China releases Tibetan political prisoner upon completion of 15 years’ term

Thupten Yeshi
Thupten Yeshi

The Chinese authorities in Tibet have released a long-serving political prisoner, Thupten Yeshi, upon completion of his 15-year imprisonment term on 5 July 2007, according to confirmed information received by the Tibetan Centre for Human Rights and Democracy (TCHRD).

Thupten Yeshi was arrested on 6 July 1992 on alleged charges of being the main plotter of demonstration by a group of four farmers during a meeting at Gyama Township, Meldrogungkar County, “Tibet Autonomous Region” ‘TA” earlier on 30 June 1992.

According to reliable sources, Thupten Yeshi, 58-year old, was released on 5 July 2007 from Chushul Prison [Ch: Qushui] after completing his 15-year prison sentence. Born to a humble farming family, in Gyama Township, Thupten Yeshi married and joined his bride’s family in Gyama Township before his arrest in 1992 by the Chinese authorities for leading the demonstration.

On 30 June 1992, a large assembly of around 1200 people, including prominent leaders of Gyama Township in Meldrogungkar County gathered for a meeting. During the meeting, the four farmers Lhundup, Sonam Rinchen, Kunchok Lodroe and Sonam Dorjee suddenly came forward with a huge Tibetan National Flag and stormed the stage while the meeting was in progress. On the stage they shouted slogans such as “Free Tibet”, “Chinese Leave Tibet” and “Long Live His Holiness the Dalai Lama”. Their protest created disruption and chaos amongst the crowds and the meeting was unable to continue. After fifteen minutes of protest, the police came to the scene and immediately arrested them.

On 6 July 1992, Thupten Yeshi was also arrested on charges of being the prime plotter as well as the ‘ring leader’ of the group. He was detained in Meldrogungkar County Detention Centre for about 13 days. During that time, his wife Tsering Yangchen was allowed to see him once but they were not allowed to talk. Later he was secretly transferred to Gutsa Detention Centre, in east of Lhasa, where he was detained for almost three months and suffered inhuman treatment and torture during interrogation sessions.

After a period of thorough interrogations and repeated torture in Gutsa prison, the Lhasa People’s Intermediate Court on 20 October 1992 convicted all five of them of offenses of “counter revolutionary plot”, and “inciting reactionary propagandas”. Thupten Yeshi, Lhundup and Sonam Rinchen were sentenced to 15 years of imprisonment and deprivation of political rights for 5 years. Sonam Dorjee and Kunchok Lodroe were sentenced to 13 years of imprisonment and deprivation of political rights for 5 years as well.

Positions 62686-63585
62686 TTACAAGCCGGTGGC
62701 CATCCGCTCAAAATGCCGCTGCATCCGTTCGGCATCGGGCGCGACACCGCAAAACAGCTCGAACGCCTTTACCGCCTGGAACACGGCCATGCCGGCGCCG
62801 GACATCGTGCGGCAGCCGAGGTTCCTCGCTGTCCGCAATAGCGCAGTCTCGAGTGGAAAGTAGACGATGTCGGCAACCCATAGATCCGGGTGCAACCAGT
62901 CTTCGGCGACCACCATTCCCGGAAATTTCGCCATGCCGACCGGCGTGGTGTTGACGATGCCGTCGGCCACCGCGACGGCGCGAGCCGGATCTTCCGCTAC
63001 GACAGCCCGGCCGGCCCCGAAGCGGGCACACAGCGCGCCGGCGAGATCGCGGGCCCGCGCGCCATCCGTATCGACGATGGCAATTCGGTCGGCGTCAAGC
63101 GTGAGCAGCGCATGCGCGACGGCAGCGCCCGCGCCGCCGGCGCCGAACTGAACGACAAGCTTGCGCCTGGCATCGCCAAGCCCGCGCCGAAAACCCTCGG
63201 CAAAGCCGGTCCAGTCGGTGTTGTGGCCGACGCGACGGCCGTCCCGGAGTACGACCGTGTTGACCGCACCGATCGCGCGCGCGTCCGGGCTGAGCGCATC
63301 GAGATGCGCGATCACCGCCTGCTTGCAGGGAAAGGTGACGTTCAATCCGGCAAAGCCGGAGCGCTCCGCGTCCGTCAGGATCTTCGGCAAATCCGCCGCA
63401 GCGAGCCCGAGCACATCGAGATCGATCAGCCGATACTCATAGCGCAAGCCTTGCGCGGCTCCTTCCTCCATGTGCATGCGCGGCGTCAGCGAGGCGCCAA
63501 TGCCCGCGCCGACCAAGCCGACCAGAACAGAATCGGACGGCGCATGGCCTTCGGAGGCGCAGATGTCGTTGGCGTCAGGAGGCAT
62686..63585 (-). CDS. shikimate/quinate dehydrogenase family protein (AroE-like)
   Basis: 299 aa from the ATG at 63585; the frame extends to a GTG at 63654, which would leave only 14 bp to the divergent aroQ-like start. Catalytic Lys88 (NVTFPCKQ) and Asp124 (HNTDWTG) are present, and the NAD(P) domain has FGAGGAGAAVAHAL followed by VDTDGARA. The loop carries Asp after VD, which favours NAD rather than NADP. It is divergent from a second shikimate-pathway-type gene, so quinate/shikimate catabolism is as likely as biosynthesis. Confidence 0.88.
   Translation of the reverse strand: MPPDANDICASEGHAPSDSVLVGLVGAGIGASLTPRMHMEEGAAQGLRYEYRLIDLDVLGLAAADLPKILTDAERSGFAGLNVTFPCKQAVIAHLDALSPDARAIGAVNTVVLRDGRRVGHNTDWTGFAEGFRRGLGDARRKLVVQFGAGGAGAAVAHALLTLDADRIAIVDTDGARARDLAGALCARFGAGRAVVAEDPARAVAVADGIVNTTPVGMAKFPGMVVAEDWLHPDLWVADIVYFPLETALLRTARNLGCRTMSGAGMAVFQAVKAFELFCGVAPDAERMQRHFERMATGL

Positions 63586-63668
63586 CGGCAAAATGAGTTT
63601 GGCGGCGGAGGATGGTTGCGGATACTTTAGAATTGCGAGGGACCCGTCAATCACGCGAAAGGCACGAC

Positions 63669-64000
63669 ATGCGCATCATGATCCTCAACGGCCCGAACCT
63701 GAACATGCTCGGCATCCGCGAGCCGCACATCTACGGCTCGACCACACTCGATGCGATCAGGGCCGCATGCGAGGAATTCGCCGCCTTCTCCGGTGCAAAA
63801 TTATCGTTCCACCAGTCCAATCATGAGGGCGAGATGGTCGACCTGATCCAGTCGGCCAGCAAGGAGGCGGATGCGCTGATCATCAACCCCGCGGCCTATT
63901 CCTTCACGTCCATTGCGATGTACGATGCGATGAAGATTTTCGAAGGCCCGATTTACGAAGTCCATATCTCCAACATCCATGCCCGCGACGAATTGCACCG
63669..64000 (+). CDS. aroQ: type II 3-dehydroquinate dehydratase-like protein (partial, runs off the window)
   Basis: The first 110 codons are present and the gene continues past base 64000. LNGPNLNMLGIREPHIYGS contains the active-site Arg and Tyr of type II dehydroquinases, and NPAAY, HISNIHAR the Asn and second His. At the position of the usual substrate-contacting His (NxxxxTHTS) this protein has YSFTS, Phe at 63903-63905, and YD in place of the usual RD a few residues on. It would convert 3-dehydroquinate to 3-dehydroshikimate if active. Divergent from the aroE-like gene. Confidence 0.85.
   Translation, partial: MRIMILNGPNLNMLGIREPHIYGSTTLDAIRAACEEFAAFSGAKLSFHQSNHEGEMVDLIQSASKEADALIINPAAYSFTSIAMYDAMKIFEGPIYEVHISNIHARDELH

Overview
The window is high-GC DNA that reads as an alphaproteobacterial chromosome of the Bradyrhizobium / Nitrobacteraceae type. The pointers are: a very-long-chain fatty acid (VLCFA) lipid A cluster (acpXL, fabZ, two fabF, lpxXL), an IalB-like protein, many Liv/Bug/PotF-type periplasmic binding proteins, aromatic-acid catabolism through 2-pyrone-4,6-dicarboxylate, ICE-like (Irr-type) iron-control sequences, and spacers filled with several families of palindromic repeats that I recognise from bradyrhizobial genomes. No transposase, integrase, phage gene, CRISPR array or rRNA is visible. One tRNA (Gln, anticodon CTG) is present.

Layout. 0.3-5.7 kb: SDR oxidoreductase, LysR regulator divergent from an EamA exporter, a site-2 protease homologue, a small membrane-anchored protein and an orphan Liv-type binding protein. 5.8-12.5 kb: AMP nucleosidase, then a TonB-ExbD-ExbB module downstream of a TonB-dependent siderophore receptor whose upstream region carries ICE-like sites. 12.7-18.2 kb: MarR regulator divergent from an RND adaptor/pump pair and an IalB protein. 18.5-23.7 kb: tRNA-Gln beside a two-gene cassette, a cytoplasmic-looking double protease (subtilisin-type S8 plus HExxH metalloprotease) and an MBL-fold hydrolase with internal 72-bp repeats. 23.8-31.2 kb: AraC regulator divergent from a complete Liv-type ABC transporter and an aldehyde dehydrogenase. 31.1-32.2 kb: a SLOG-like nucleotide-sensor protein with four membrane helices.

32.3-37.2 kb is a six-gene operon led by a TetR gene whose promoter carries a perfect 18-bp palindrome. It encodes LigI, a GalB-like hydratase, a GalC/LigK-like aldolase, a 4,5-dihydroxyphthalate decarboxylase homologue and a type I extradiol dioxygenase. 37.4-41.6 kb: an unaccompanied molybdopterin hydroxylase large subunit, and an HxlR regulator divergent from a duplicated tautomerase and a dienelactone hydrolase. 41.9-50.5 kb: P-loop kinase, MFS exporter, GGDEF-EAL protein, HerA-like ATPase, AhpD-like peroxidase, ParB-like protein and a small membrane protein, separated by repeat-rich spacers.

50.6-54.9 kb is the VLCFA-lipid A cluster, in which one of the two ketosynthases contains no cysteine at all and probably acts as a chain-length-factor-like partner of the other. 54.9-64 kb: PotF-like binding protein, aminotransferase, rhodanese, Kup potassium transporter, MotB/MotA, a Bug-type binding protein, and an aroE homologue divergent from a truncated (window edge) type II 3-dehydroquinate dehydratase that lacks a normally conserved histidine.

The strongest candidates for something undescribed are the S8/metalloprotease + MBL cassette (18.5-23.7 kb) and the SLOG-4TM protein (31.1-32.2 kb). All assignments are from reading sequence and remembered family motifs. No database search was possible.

On 20 November 1992, they were shifted to Drapchi Prison. Immediately after their arrival in Drapchi, Thupten Yeshi was put in a solitary confinement cell for reciting Mani (prayer) and his failure to ‘reform’. They were later transferred to Chushul Prison in April 2005. The length of the sentences handed down to all five Tibetans who peacefully demonstrated against the Chinese rule, clearly indicates the determination of the authorities to crack down on the political activisms.

One of the group members, Sonam Rinchen, then in his twenties, died in 1999 while in prison, after being ill and part of his body paralyzed as a result of repeated torture whilst in prison and detention centre. The fifth member of the group, Kunchok Lodroe, was released on medical parole in 1996 and is still reportedly in poor health. TCHRD fears that Thupten Yeshi is in poor health due to lengthy imprisonment and maltreatment in the prison. While in prison in February 1999, Thupten Yeshi suffered from renal problem and had blister all over his body that he was admitted to Xizang Military Hospital [Ch: Zong yi yuan] near Drapchi for 17 days for treatment.

Before being fully recovered he was taken back into prison in his poor physical condition. Torture and maltreatment being a regular feature in the network of Chinese-administered prisons and detention centres, the Centre is highly concerned about the well-being and safety of the political prisoners upon whom the worst of torture is afflicted.

According to a former Drapchi inmate who recalls Thupten Yeshi’s patriotism and audacity, “He is very hard, robust and never easily gives up his stand even after lot of punishment. He is patriotic to the core.” TCHRD expresses serious concern over China’s treatment of (political) prisoners. The deaths of more than 89 political prisoners as result of torture and ill treatment-inflicted by prison officials are alarming, requiring serious investigation by independent bodies. TCHRD does not recognize release of high-profile Tibetan political prisoners as a mark of improvement in human rights situation in Tibet. The Centre also urges the PRC to release Jigme Tenzin , Jigme Gyatso, Lobsang Tsultrim (all serving lengthy sentences and currently imprisoned in Chushul [Ch: Qushui] Prison) as per the appeal of the UN expert since they have “been convicted of a political crime, possibly on the basis of information extracted by torture”. In 2007 TCHRD documented 116 known Tibetan political prisoners languishing in a network of prisons in Tibet. China must release all political prisoners and prisoners of conscience if it is sincere about improving its human rights record.

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